Spells Through the Ages: Cure Light Wounds

Remember this little feature? Man, I haven’t written one of these in forever. Sorry everyone! OK, today I’m tackling a staple of the clerical spell list: Cure Light Wounds.  I’m going to start by just quoting the text from various incarnations and then review.


Cure Light Wounds: During the course of one full turn this spell will remove hits from a wounded character (including elves, dwarves, etc.)  A die is rolled, one pip is added, and the resultant total is subtracted from the hits [sic] points the character has taken.  Thus from 2-7 hit points of damage can be removed.

Holmes edition:

Cure Light Wounds — Level: clerical 1; Range: 0

During the course of one melee round this spell will heal damage done to a character, including elves, dwarves and hobbits.  A die is rolled and 1 is added to it; the result is the number of hit points restored (2-7).  The zero range means the cleric must touch the wounded person to heal him.


Cure Light Wounds* Range: 0, Duration: permanent

This spell will heal 2-7 points (1d6+1) of damage done to any living creature (character or monster) when the cleric touches the individual.  This spell may also be used to cure paralysis, but will not then cure any points of damage.  The spell may be cast on the cleric’s own body.  The spell’s effect will not, in any case, increase a creature’s hit point total to more than the normal amount.  EXAMPLE: Tars the fighter normally has 6 hp.  In battle with goblins, he takes 5 points of damage.  Gantry the cleric casts a cure light wounds spell on him during the battle, and rolls a 6 on the die, which cures up to 7 points of damage.  Tars is restored to his original total of 6 hp, but the 2 extra points are wasted.

1st Edition AD&D PHB:

Cure Light Wounds (Necromantic) Reversible

Level: 1, Range: Touch, Duration: Permanent, Area of Effect: Character touched, Components: V,S, Casting Time: 5 segments, Saving Throw: None

Explanation/Description: Upon laying his or her hands upon a creature, the cleric causes 1 to 8 hit points of wound or other injury damage to the creature’s body to be healed.  This healing will not affect creatures without corporeal bodies, nor will it cure wounds of creatures not living or those which can be harmed only by iron, silver, and/or magical weapons.  Its reverse, cause light wounds, operates in the same manner; and if a person is avoiding this touch, a melee combat “to hit” die is rolled to determine if the cleric’s hand strikes the opponent and causes such a wound.  Note that cured wounds are permanent only insofar as the creature does not sustain further damage, and that caused wounds will heal — or can be cured — just as any normal injury will.  Caused wounds are 1 to 8 hit points of damage.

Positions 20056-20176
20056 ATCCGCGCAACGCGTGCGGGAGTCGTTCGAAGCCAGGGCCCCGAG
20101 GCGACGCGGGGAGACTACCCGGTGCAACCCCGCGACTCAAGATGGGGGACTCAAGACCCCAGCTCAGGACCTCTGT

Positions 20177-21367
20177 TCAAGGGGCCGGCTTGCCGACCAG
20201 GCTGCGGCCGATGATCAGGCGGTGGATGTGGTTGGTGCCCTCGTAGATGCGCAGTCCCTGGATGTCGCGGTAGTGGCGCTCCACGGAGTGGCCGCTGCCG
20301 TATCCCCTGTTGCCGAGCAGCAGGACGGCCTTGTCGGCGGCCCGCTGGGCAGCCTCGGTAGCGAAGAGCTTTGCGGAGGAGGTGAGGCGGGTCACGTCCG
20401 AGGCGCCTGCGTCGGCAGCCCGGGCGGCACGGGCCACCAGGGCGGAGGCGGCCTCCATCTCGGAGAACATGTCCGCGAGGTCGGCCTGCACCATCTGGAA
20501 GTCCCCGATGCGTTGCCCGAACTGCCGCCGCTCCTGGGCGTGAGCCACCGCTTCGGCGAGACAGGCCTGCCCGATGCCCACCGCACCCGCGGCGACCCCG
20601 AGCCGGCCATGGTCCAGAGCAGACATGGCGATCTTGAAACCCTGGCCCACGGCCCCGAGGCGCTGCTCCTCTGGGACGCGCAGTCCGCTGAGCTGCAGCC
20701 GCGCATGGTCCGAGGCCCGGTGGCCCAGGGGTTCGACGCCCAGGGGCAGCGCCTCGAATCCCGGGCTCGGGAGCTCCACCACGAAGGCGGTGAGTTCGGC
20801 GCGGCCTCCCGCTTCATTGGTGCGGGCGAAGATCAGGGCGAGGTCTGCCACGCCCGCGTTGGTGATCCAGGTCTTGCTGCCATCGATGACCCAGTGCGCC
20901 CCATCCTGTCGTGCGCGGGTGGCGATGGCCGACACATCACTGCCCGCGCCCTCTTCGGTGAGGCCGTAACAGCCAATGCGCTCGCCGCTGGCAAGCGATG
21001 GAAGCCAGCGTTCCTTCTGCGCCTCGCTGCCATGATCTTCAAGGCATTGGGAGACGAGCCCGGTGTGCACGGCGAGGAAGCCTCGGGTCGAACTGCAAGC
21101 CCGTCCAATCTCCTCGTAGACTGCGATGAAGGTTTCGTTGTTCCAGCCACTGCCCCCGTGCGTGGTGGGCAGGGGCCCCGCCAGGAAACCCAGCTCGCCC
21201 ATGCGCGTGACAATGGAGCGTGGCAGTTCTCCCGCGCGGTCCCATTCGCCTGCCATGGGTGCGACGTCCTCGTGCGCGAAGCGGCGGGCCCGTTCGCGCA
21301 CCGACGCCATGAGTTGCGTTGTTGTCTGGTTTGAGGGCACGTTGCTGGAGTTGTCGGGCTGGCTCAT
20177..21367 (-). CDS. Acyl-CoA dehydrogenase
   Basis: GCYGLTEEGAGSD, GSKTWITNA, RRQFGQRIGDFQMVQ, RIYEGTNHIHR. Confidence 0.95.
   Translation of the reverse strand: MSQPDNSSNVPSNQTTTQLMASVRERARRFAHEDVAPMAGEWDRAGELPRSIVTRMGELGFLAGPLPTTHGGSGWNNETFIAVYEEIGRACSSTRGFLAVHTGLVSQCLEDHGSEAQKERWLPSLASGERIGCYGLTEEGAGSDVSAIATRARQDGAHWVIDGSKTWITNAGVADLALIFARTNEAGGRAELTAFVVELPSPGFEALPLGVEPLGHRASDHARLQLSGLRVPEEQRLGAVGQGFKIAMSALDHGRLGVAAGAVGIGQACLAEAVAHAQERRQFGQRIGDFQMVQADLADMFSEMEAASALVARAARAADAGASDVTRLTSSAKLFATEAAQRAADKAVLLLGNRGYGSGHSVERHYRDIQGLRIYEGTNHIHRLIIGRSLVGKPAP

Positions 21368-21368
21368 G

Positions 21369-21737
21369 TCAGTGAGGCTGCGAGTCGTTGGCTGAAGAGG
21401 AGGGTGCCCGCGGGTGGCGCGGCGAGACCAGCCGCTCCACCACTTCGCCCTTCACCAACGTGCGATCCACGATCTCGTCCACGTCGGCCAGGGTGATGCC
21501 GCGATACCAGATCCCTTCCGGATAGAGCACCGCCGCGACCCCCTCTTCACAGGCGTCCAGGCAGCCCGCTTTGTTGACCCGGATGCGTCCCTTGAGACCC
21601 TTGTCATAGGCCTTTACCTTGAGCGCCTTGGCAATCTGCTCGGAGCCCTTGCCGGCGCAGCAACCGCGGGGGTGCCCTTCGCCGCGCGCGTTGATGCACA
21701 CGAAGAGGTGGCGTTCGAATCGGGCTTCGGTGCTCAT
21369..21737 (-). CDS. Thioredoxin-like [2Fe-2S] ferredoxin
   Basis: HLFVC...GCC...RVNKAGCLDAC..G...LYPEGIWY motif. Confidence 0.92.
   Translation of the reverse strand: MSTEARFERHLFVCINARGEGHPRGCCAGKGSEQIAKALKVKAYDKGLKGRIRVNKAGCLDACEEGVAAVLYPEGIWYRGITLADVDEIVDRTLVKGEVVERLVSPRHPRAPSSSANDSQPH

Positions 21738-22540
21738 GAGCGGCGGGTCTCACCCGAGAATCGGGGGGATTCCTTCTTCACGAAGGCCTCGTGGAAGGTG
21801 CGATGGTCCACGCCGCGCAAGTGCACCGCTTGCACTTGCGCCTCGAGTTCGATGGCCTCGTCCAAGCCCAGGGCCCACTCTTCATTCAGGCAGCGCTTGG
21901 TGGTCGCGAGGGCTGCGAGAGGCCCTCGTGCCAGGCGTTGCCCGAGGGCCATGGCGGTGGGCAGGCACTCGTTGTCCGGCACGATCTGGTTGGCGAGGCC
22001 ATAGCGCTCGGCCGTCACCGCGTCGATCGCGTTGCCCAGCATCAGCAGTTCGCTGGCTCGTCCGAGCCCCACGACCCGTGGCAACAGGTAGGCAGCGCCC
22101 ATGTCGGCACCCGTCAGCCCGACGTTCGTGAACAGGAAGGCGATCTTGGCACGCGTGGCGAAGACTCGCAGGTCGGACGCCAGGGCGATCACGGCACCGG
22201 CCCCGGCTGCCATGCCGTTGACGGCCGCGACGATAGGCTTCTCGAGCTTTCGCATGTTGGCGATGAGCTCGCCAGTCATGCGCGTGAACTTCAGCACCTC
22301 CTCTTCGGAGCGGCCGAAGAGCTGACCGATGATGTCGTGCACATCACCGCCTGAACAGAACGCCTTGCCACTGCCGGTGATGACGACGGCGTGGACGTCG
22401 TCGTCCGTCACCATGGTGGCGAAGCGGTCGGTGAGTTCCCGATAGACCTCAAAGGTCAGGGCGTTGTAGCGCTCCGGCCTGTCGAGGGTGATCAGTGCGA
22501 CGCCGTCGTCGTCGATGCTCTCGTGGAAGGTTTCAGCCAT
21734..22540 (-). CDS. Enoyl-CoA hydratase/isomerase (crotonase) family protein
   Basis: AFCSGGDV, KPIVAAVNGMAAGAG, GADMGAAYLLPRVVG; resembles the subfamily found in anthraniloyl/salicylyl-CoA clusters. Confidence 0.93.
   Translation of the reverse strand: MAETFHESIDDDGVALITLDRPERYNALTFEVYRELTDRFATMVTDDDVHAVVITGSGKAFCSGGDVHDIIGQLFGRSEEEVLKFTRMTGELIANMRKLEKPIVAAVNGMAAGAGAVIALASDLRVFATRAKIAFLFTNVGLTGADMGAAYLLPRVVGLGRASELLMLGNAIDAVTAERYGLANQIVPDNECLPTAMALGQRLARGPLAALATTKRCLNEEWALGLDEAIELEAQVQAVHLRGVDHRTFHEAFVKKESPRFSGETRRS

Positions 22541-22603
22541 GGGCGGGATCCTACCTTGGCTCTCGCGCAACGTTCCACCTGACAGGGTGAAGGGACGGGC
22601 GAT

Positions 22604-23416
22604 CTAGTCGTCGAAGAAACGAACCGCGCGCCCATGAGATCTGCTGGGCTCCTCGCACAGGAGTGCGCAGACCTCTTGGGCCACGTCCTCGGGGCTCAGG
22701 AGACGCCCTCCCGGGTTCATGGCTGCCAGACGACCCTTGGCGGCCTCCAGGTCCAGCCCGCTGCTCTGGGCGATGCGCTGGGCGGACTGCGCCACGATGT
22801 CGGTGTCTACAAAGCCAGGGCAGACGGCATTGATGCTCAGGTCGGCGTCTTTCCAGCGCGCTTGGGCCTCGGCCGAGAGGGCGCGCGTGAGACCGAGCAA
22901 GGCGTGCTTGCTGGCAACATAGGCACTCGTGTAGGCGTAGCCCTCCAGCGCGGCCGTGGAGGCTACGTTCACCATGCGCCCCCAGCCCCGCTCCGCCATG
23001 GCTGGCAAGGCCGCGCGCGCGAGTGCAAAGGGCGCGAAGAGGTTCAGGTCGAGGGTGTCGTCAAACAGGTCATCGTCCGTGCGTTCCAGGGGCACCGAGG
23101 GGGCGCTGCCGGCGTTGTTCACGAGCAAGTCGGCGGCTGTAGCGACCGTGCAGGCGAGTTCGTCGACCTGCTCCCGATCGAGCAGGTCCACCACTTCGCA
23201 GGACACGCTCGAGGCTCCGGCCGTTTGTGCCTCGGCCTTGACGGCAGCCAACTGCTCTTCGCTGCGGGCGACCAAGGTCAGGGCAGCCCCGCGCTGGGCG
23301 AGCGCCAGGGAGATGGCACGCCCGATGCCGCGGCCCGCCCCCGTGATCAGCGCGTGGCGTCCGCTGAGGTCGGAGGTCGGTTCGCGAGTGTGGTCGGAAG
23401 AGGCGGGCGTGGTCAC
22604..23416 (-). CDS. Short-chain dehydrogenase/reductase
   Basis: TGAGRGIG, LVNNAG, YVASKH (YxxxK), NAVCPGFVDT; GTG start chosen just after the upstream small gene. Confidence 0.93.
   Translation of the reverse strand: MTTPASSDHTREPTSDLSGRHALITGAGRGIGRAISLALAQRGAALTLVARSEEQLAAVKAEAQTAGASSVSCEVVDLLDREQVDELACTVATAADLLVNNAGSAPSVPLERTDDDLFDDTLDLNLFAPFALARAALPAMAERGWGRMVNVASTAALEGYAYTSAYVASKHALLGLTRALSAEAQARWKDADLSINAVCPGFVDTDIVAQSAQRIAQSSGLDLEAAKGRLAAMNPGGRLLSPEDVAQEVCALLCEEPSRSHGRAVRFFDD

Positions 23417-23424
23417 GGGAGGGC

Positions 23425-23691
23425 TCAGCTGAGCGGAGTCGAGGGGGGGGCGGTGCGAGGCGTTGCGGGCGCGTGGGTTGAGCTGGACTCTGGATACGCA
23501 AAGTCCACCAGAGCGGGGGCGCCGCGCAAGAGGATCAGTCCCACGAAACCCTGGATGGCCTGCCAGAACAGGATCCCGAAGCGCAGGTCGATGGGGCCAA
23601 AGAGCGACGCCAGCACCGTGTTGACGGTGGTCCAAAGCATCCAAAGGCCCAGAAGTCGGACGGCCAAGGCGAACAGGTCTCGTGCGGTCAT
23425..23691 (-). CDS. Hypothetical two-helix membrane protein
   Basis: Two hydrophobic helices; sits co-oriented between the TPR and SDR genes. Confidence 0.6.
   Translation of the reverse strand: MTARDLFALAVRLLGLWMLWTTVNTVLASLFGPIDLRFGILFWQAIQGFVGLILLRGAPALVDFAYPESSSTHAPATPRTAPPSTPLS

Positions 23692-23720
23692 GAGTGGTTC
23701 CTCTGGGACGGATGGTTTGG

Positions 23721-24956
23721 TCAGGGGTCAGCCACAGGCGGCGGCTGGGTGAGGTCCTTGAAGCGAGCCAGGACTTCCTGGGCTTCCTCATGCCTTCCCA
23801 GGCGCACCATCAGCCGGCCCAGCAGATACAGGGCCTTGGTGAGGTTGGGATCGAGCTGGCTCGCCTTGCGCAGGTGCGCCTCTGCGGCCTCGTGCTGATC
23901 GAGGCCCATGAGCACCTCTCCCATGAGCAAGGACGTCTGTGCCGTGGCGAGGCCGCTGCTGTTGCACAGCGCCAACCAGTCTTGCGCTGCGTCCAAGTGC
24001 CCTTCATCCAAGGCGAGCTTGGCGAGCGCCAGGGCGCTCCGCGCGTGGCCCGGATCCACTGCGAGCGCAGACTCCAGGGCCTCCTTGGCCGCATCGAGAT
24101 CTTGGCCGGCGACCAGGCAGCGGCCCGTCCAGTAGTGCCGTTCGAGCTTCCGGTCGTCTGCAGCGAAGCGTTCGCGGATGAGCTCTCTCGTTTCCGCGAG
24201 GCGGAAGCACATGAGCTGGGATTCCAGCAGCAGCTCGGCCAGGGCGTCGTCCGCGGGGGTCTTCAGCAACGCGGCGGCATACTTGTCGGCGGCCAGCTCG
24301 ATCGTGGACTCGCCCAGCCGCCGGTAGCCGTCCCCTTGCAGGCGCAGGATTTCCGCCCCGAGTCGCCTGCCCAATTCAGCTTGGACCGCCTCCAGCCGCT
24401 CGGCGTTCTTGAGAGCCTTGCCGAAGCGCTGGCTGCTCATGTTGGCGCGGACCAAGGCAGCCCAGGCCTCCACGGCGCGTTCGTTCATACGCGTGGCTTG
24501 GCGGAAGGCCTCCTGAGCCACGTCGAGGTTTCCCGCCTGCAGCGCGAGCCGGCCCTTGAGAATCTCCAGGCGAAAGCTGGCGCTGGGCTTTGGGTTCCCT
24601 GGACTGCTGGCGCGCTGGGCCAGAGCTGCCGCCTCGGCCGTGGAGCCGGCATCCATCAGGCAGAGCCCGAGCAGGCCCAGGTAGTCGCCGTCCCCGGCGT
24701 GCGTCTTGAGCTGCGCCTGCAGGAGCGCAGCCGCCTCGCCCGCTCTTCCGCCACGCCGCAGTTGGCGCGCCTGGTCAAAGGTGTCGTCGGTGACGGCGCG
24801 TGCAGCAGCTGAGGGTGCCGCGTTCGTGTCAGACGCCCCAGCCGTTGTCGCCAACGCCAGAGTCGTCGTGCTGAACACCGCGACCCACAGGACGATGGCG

3.0 SRD (Sorry, don’t have a 2nd edition text here)

Cure Light Wounds Conjuration (Healing)  Level: Brd 1, Clr 1, Drd 1, Healing 1, Pal 1, Rgr 2, Components: V, S, Casting Time: 1 action, Range: Touch, Target: Creature touched, Duration: instantaneous, Saving Throw: Will half (harmless) (see text), Spell Resistance: Yes (harmless)

When laying the character’s hand upon a living creature, the character channels positive energy that cures 1d8 points of damage +1 point per caster level (up to +5).  Since undead are powered by negative energy, this spell deals damage to them instead of curing their wounds. An undead creature can attempt a Will save to take half damage.

OK, I’m not going to talk about the inflation of hit points.  Clearly cure light wounds follows the gradual increase of hit points that’s reflected in the editions in general.